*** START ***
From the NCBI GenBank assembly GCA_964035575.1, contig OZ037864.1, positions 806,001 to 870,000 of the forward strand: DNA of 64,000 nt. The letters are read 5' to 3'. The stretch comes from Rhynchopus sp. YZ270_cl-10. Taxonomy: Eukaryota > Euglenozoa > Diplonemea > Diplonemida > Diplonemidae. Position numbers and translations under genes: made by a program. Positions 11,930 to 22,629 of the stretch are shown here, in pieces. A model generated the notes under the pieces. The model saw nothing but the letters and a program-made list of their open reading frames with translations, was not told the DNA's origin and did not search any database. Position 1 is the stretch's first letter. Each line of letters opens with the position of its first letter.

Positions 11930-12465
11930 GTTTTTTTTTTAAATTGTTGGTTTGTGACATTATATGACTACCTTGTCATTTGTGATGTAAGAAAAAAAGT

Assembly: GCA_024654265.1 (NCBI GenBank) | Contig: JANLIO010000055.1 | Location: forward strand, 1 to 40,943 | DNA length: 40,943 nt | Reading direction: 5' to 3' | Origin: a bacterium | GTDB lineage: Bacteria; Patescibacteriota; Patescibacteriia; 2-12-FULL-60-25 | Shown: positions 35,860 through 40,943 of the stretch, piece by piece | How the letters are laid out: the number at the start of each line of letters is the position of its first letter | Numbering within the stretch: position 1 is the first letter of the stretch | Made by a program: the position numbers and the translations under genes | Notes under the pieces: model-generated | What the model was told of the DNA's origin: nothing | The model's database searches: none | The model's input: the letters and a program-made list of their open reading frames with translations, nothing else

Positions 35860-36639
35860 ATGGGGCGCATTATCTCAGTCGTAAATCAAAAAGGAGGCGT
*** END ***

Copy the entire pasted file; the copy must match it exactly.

From the NCBI GenBank assembly GCA_964035575.1, contig OZ037864.1, positions 806,001 to 870,000 of the forward strand: DNA of 64,000 nt. The letters are read 5' to 3'. The stretch comes from Rhynchopus sp. YZ270_cl-10. Taxonomy: Eukaryota > Euglenozoa > Diplonemea > Diplonemida > Diplonemidae. Position numbers and translations under genes: made by a program. Positions 11,930 to 22,629 of the stretch are shown here, in pieces. A model generated the notes under the pieces. The model saw nothing but the letters and a program-made list of their open reading frames with translations, was not told the DNA's origin and did not search any database. Position 1 is the stretch's first letter. Each line of letters opens with the position of its first letter.

Positions 11930-12465
11930 GTTTTTTTTTTAAATTGTTGGTTTGTGACATTATATGACTACCTTGTCATTTGTGATGTAAGAAAAAAAGT

Assembly: GCA_024654265.1 (NCBI GenBank) | Contig: JANLIO010000055.1 | Location: forward strand, 1 to 40,943 | DNA length: 40,943 nt | Reading direction: 5' to 3' | Origin: a bacterium | GTDB lineage: Bacteria; Patescibacteriota; Patescibacteriia; 2-12-FULL-60-25 | Shown: positions 35,860 through 40,943 of the stretch, piece by piece | How the letters are laid out: the number at the start of each line of letters is the position of its first letter | Numbering within the stretch: position 1 is the first letter of the stretch | Made by a program: the position numbers and the translations under genes | Notes under the pieces: model-generated | What the model was told of the DNA's origin: nothing | The model's database searches: none | The model's input: the letters and a program-made list of their open reading frames with translations, nothing else

Positions 35860-36639
35860 ATGGGGCGCATTATCTCAGTCGTAAATCAAAAAGGAGGCGT